The major product in tissue proteins is fructoselysine (FL),'formed by glycation of E-amino groups on lysine residues (Fig.  1). The extent of glycation of tissue proteins depends on the ambient glucose concentration and is relatively constant with age (2-4). However, products formed from FL in subsequent Maillard or browning reactions accumulate gradually with advancing age in long-lived tissue proteins (2-4). These products include N'-(carboxymethyl)lysine (CML) and N'-(carboxymethyl) hydroxylysine (CMhL), which are formed by oxidative cleavage of FL and glycated hydroxylysine respectively (3, 4), pentosidine, a fluorescent crosslink formed between arginine and lysine residues (5-7) (Fig. 1), as well as unidentified compounds with characteristic Maillard-type, visible wavelength fluorescence (maxima at Ex = 328 nm, Em = 378 nm) (4). CML, CMhL, and pentosidine have been termed "glycoxidation" products (4, 8) because both glycation and free radical oxidation reactions are required for their formation from reducing sugars. The exact origin of these compounds, i.e., from glucose vs. ribose (5), ascorbate (6, 7, 9), or other sugars (8), is uncertain, although present evidence suggests that they are derived exclusively from reactions between proteins and carbohydrates (8).


According to the "glycation hypothesis" of aging and the pathogenesis of diabetic complications, accumulation of endstage products of the Maillard reaction (also known as advanced glycosylation end-products [AGE products]) alters the structural properties of tissue proteins and reduces their susceptibility to catabolism ( 10, 11 ). These changes contribute to the aging of tissues, and when accelerated by hyperglycemia, to the gradual development of diabetic complications. Despite the attractiveness of this hypothesis, the only Maillard products known to accumulate with age, i.e., CML, CMhL, and pentosidine, result not from glycation alone: oxidation reactions are also necessary for their formation (2-4, 7, 1 1 ). The development of increased fluorescence of proteins in diabetes and aging is also enhanced by oxidation reactions, and carbohydrate or lipid-dependent processes may also be involved (8). These considerations raise questions about the relative importance of the glycation and oxidation components of glycoxidation in the accumulation of Maillard products in tissue proteins.  To our knowledge, no previous studies have made direct comparisons between the concentrations and relative rates of accumulation of the glycoxidation products CML and pentosidine in collagen from control and diabetic populations. There is a similar lack of information on the relative contributions of increased glycation vs. increased oxidation in the accumulation of these products. We have attempted to address these issues in the present study, and show that concentrations of CML and pentosidine, and Maillard-type fluorescence, increase in concert in human skin collagen with age, and that the rate of their increase is accelerated, again in a concerted fashion, in diabetes. Our data also suggest that the accelerated accumulation of glycoxidation products in diabetes can be explained by hyperglycemia and increased glycation alone, without invoking an increase in oxidative stress.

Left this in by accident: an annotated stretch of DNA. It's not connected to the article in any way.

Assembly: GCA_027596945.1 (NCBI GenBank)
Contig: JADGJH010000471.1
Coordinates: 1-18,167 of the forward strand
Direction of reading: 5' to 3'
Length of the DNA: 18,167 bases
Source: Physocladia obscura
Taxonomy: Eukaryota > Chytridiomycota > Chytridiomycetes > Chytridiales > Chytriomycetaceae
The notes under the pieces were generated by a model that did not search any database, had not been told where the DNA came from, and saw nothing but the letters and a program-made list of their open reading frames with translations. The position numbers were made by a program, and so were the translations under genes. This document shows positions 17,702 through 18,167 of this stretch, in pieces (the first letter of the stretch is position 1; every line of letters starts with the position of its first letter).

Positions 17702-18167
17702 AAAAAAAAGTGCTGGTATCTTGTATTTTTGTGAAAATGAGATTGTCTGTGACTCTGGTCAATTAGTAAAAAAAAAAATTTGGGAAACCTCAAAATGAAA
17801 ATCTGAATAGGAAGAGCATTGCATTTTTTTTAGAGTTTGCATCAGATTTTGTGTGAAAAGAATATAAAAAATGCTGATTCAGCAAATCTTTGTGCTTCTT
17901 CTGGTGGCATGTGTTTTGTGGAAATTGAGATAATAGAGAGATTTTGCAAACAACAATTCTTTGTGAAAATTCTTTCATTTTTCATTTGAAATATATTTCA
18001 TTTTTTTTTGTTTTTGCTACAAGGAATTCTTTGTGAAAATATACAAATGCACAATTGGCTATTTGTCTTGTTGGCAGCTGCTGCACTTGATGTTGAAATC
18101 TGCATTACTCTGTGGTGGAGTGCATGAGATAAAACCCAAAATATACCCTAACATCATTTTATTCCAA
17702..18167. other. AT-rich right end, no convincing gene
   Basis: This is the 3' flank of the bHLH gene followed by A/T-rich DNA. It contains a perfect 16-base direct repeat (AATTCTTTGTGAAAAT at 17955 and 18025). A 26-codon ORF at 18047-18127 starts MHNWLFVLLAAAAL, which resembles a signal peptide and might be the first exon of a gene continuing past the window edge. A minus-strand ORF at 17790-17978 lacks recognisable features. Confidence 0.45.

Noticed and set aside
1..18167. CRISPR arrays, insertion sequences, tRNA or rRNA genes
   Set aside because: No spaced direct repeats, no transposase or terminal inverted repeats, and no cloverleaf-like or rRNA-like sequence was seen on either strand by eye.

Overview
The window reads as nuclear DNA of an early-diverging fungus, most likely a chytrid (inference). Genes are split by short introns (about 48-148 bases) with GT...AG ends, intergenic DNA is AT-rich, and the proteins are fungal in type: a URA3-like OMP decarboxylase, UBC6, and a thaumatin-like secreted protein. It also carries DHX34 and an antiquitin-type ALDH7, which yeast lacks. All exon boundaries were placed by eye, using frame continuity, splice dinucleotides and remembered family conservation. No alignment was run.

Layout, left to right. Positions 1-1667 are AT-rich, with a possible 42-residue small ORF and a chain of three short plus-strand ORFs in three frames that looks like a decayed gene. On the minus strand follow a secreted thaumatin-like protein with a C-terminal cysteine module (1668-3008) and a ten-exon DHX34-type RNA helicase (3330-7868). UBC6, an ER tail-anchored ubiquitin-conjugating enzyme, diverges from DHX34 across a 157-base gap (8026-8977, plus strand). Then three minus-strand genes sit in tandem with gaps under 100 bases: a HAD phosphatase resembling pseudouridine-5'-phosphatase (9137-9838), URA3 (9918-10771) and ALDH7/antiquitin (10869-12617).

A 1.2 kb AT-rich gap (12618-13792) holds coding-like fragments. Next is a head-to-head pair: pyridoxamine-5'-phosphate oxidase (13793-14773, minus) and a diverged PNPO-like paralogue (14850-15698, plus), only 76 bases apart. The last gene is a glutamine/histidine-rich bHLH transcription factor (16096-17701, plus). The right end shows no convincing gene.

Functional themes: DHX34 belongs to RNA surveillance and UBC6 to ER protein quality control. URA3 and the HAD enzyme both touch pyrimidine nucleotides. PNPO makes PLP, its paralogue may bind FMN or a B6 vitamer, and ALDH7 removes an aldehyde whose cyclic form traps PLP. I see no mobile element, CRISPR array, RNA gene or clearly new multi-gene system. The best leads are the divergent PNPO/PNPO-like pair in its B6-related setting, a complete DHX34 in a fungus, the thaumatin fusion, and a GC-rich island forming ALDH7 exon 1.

Our findings support the description of diabetes as a disease characterized by accelerated chemical modification and aging of collagen via the Maillard reaction. The relationships between concentrations of these biomarkers and the presence and severity of complications in diabetes are considered in the following   article ( 12).

Dr. Relman another former editor in chief of the NEJM said this in 2002
“The medical profession is being bought by the pharmaceutical industry, not only in terms of the practice of medicine, but also in terms of teaching and research. The academic institutions of this country are allowing themselves to be the paid agents of the pharmaceutical industry. I think it’s disgraceful”